Corner Cases Analysis and Its Solutions in China’s Automated Driving Industry

Automotive Author: Xiangqun Ji Editor: Huilin Zhou Sep 19, 2022 03:35 PM (GMT+8)

Corner cases and long-tail effect are the barriers for the high-level autonomous driving, this article mainly analyzes the corner cases, and what is the current solution for CC. Also, this report contains an exclusive interview from an industry insider.

Auto x unmanned vehicle

In the autonomous driving sector, the Society of Automotive Engineers (SAE) has set a few guidelines describing the differing levels of autonomy in driverless cars. There are currently five levels in total, with Level 1 being the most basic and Level 5 being the most advanced. SAE L0 is no driving automation at all, SAE L1 and L2 are called advanced driver assistance systems (ADAS) which involve part of autonomous driving technologies. SAE L3, defined as conditional autonomous driving, requires partial human intervention, and L4, and L5 are high levels of driving automation.  

 To realize SAE L4 and L5 autonomous driving, the long-tail effect is a major barrier that needs to conquer. The concept of the long tail effect was first raised by Chris Anderson in 2004 to describe and measure the business model of Amazon and Netflix. Today the global autonomous driving industry is facing the long-tail impact challenge, too.


As shown in the figure above, commercialization is the long tail and technology is the head of this phenomenon. For the head, the cooperative vehicle infrastructure system (CVIS) or vehicle to everything (V2X) and highly intelligent vehicle are the two ways to realize L4 driving automation. CVIS or V2X bridges communication between vehicles to everything including roads, traffic signals, other vehicles, and cloud computing to help the vehicle drive by itself. However, for the highly intelligent vehicle, it does not need the vehicle to interact with things, it requires vehicles to have higher computing power and be installed with more intelligent sensors such as radar, LiDAR, and Cameras. When the vehicle drives on the road, it uses its own sensors to detect the scenarios around the vehicle. For example, a highly intelligent vehicle can predict whether pedestrians will cross the road or whether the car in front will change the lane based on experiences and data collected by machine learning (ML). However, the cost would raise sharply as more sensors are equipped on vehicles to achieve a higher level of autonomy. Apollo’s robotaxi is the cheapest L4 solution in China, but with a cost of around CNY 500,000 (USD 71,656), it is hard to put into mass production.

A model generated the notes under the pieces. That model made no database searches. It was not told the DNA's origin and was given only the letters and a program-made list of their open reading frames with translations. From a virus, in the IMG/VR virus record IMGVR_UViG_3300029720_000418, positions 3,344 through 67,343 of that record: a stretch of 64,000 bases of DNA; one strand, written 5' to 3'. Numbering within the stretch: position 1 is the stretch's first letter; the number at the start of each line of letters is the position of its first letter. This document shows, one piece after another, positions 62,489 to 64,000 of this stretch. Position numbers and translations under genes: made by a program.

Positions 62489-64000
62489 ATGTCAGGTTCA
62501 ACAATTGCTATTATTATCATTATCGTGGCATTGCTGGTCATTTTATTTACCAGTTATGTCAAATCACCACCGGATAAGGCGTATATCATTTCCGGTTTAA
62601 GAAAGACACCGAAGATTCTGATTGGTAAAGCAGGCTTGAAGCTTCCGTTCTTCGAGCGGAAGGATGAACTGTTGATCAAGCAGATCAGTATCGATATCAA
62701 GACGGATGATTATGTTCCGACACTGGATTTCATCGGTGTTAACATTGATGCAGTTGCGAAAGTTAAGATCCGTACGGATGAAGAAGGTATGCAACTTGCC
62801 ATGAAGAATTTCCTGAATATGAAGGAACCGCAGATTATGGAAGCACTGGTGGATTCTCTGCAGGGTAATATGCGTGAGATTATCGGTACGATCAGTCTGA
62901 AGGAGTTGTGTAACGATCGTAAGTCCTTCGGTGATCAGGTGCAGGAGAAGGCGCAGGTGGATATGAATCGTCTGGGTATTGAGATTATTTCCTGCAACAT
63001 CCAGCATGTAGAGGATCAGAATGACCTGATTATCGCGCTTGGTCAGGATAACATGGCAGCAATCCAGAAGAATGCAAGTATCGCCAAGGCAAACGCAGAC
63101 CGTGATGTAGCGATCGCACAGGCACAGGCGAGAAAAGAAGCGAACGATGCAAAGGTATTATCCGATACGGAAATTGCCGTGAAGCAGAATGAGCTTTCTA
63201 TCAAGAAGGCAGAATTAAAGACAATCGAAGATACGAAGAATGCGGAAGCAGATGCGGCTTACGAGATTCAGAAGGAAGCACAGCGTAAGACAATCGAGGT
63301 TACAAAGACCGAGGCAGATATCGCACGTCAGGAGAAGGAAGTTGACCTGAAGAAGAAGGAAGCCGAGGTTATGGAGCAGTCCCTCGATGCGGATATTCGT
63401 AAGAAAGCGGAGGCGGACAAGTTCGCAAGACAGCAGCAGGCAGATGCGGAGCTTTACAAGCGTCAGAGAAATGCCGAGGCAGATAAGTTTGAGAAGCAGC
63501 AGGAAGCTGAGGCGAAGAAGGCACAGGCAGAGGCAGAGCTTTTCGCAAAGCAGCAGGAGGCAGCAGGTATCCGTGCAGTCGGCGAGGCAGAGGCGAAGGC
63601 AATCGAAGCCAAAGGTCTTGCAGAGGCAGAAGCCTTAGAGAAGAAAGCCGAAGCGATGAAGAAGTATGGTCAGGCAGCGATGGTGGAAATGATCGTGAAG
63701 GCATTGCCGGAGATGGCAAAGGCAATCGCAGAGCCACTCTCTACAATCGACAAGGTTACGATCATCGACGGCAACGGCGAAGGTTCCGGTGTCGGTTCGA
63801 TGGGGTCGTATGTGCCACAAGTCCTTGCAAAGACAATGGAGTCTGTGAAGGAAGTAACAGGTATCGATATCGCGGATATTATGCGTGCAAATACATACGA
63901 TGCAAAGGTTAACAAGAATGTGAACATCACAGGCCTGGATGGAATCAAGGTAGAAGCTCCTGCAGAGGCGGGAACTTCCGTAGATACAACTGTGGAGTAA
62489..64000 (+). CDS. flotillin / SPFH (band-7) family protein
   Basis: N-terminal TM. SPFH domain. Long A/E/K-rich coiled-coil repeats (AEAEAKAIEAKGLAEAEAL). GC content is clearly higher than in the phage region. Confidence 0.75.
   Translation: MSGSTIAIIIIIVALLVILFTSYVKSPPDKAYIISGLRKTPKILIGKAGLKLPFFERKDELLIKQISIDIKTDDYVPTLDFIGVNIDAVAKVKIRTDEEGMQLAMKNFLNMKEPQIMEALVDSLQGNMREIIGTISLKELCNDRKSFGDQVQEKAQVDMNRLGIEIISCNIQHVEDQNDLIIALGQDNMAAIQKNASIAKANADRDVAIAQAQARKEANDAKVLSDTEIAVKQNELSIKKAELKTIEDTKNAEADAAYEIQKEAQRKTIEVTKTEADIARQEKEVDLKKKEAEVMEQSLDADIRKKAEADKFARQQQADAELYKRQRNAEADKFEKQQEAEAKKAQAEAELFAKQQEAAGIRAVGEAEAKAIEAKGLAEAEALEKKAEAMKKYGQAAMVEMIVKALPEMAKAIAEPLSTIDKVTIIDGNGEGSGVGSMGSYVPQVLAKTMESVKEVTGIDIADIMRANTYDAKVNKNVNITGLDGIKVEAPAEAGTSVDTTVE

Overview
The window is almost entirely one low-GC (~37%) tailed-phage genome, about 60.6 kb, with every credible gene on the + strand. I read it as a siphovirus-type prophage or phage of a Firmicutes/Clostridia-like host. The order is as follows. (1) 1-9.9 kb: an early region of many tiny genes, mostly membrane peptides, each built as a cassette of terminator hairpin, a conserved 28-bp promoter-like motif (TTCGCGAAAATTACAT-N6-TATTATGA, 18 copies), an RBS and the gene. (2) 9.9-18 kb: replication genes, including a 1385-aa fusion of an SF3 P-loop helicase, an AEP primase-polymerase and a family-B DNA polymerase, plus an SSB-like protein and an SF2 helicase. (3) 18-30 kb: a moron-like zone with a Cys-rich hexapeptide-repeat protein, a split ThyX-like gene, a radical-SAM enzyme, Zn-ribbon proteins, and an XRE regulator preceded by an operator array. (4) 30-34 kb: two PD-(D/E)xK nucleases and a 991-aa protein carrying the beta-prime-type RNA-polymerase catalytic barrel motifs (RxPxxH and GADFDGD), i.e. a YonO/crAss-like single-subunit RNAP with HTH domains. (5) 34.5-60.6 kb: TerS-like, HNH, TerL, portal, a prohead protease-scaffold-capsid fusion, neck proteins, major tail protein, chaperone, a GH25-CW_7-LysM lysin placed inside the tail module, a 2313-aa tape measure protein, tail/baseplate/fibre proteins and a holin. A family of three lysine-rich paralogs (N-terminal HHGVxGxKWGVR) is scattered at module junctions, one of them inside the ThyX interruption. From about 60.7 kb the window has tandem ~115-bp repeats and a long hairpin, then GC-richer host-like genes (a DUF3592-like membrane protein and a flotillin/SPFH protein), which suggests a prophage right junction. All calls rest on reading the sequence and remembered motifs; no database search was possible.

When talking about realizing L4 or L5 autonomous driving through two ways of autonomous driving—V2X and highly intelligent vehicles, the technological obstacle represents a corner case that needs to be solved.

 Pareto Principle (80/20 Rule) of Corner Case

Rule 82 is that 80% of outcomes are impacted by the 20% causes. In autonomous driving, 80% are common cases, and 20% are corner cases. If auto companies cannot solve the 20% corner cases, the L4 and L5 autonomous driving will not be able to commercialize or be mass-produced.